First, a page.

Uncapped Lancashire teenager Haseeb Hameed has “run-scoring in his DNA”, England national selector James Whitaker said on Friday (September 16) after confirming his place in the Test squad for the tour of Bangladesh.
The 19-year-old Hameed is set to compete with Ben Duckett, another uncapped batsman, for the opening berth alongside captain Alastair Cook after it was left vacant by Alex Hales’s decision not to tour on security grounds.
If Hameed plays in the first Test at Chittagong next month, he will become just the sixth teenager selected by England in 139 years of Test cricket, and the first since the late Ben Hollioake in 1997.
But there is no denying his talent, with Hameed averaging over 50 in his 19-match first-class career.
This season he has scored four first-class hundreds, including two in the one match against Yorkshire that saw him become the first Lancashire batsman to score two centuries in a Roses fixture.
For a cricketer who has come of age in the Twenty20 era, Hameed is something of an old-fashioned opener.
“A lot of people recently have said I’m not your typical modern-day player,” Hameed, the son of the son of an Indian-born cricket fan who settled in Bolton, said.
“If you look at the size of me, I’m not a basher of the ball. I concentrate more on timing, patience, and spending time at the crease.”
An impressed Whitaker said: “Hameed is a real quick learner. He’s played against some quality county attacks and we’ve seen progress in every innings.
“We think he’s got loads of technical qualities – really good, solid technique and a great temperament. Above all else, he’s got run-scoring in his DNA.
“Let’s not put too much pressure (on him) because he’s only a 19-year-old player. But we’re excited and I’m sure he’ll bring lots of quality to the team.”
For all his traditional style, the right-handed Hameed is capable of upping the tempo when required.
“He’s got the shots in the locker, he’s just very shrewd as to when he uses them,” Whitaker added.
“He plays the ball late. He’s got good discipline and defence as well. But make no mistake, he’s got the shots.”
Cook has had eight different opening partners – Nick Compton, Joe Root, Michael Carberry, Sam Robson, Jonathan Trott, Adam Lyth, Moeen Ali and Hales – in the four years since former captain Andrew Strauss retired, with a ninth on the way in Bangladesh.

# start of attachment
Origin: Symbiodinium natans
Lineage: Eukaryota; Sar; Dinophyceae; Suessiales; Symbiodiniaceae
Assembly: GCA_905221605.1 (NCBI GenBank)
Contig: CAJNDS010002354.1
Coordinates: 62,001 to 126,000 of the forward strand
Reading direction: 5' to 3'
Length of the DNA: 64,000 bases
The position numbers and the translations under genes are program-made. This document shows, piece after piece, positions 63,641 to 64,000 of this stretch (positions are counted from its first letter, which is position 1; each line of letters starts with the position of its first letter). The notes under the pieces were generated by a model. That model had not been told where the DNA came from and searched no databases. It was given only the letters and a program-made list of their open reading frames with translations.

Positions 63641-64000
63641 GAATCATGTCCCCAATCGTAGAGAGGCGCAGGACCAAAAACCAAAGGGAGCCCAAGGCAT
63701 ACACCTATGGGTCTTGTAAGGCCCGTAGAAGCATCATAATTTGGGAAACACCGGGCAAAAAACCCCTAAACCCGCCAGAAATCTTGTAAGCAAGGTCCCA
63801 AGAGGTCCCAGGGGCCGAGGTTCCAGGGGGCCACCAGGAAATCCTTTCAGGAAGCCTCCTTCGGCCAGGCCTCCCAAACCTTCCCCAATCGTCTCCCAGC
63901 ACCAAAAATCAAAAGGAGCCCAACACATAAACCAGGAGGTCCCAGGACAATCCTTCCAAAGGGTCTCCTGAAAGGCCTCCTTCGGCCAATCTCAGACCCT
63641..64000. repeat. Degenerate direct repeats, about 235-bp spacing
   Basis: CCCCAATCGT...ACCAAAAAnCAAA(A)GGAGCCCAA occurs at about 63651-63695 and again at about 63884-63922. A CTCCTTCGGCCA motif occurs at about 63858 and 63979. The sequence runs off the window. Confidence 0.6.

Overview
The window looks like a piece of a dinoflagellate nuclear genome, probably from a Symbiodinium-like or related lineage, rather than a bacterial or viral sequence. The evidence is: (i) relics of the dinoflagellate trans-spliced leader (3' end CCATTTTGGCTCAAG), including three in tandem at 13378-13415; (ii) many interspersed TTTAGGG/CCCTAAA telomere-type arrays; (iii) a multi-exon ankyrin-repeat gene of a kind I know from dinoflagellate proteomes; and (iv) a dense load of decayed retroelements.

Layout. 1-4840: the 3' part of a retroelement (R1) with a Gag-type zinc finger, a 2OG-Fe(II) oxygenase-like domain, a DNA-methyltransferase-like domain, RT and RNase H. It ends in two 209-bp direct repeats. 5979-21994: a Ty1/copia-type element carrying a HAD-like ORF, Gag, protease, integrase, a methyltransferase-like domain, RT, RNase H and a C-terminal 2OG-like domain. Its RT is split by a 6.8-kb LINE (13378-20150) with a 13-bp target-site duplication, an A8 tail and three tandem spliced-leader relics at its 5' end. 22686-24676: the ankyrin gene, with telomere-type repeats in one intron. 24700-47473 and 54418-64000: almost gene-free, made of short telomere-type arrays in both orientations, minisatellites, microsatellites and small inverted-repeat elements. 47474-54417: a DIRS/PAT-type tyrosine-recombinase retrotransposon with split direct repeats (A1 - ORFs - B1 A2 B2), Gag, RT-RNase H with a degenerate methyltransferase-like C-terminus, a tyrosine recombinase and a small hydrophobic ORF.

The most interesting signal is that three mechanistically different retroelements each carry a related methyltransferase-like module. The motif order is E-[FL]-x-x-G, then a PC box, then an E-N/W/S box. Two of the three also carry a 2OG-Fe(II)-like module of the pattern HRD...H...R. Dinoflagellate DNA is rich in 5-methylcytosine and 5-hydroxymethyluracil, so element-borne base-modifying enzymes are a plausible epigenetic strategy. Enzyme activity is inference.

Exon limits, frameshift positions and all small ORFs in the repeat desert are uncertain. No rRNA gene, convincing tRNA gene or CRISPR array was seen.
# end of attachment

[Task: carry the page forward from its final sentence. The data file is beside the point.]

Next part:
If England go with Hameed, they will have a left-hand/right-hand combination at the top of the order.
“I am sure Test bowlers might target me,” Hameed said. “But the same principles apply. I have to control what I can and give myself the best chance to go out there and succeed, and that means preparing well.”
Hameed’s painstaking, almost old-fashioned, batting style has been compared to that of Yorkshire and England opening great Geoffrey Boycott.
“It’s funny because Boycott was one of my dad’s role models growing up, so maybe it has something to do with that,” explained Hameed.
“Growing up in the north (of England) – with wet and slow wickets – (means) I’ve had to wait for the ball and play late, so I’m sure that has helped me develop that sort of technique.”
Hameed, who was left out of the England Under-19 squad for last year’s junior World Cup in Bangladesh, paid tribute to his father Ismail’s influence by adding: “My dad has been the one who has taught me everything I know.
“Even to this day we work together; it is as much about the mental side as the cricketing side.”
England’s tour of Bangladesh – which begins on September 30 and will include two Tests and three ODIs – was under threat after an attack on a cafe in Dhaka in July that saw 20 hostages killed, including 18 foreigners.
Following the attack, the England and Wales Cricket Board (ECB) sent a fact-finding delegation to Bangladesh led by Reg Dickason, their security officer, which concluded it was safe to tour, although that did not stop Hales and England one-day captain Eoin Morgan from pulling out.